Dr Mjwara pointed out that financing would be necessary to achieve these aims. He gave a summary of the financial resource, outlined according to the various programmes. He discussed the growth in financial resources, distributions and economic classification. He reviewed the DST organogram and the public entities reporting to the DST, all of whom would have to be aligned to implement the innovations.
The budget for 2008/09 was then outlined. The budget for 2008/9 was R3.7 billion, rising to R4.5 billion in 2010/11. The growth in financial resources since 2005 was tabled, together with illustrations that the actual expenditure had matched the budget. The programme distribution and economic classification were summarised. The public entities and agencies reporting to the Department were set out, and Dr Mjwara concluded that they were aligned to implement innovation plans. He felt that performance had been satisfactory, that there had been steady growth in resources and the continued focus on innovation skills was the right path to follow.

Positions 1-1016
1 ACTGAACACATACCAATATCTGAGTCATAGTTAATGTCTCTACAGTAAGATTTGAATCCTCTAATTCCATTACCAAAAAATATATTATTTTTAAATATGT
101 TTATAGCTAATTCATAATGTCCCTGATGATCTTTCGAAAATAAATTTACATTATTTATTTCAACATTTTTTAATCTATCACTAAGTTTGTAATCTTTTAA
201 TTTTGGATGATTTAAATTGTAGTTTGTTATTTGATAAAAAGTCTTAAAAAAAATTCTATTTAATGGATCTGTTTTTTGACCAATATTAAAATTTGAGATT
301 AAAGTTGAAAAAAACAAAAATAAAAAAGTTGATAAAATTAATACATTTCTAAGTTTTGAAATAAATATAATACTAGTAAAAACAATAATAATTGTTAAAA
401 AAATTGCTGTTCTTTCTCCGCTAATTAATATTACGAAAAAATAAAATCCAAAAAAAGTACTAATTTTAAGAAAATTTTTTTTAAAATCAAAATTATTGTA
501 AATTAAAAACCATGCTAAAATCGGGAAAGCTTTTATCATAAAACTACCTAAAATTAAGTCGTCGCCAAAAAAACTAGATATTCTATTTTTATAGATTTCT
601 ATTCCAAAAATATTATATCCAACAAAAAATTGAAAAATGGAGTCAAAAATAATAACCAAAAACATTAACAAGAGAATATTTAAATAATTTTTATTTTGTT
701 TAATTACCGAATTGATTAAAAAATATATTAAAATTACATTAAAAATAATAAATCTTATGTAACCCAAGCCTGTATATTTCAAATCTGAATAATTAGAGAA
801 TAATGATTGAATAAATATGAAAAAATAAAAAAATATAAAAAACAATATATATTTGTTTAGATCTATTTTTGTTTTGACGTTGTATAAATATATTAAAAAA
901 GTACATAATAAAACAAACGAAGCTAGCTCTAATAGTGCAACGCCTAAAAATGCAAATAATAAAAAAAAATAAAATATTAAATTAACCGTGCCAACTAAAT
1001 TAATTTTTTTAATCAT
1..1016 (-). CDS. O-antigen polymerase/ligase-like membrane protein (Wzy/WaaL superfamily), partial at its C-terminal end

The Chairperson opened the question and answer session by asking about staff and vacancies.
Dr Mjwara said there were about 240 people in the staff complement, with a vacancy rate of about 7,4%. He said DST was currently in the process of filling these posts.
The Chairperson wanted to know if the 10 year innovation plan had been approved.
Dr Mjwara responded that the plan had been presented to Cabinet and DST was then asked to return with details, which it was now finalising, in respect of the grand challenges and mission
The Chairperson asked what the projected allocation was.
Dr Mjwara could only offer a “thumbsuck” estimate, that the Department would need approximately 2% of GDP. He said this figure would need more calculation before a definitive amount was reached.
The Chairperson requested that the organogram include names, so that the Committee could stay informed. He would like to see the staff complement to be complete.
Mr A Ainslie (ANC) referred to the overview of responsibilities. He had been pondering over this and it had been of great help in answering his questions on what the core business of DST was, in order to determine what could reasonably be demanded of it.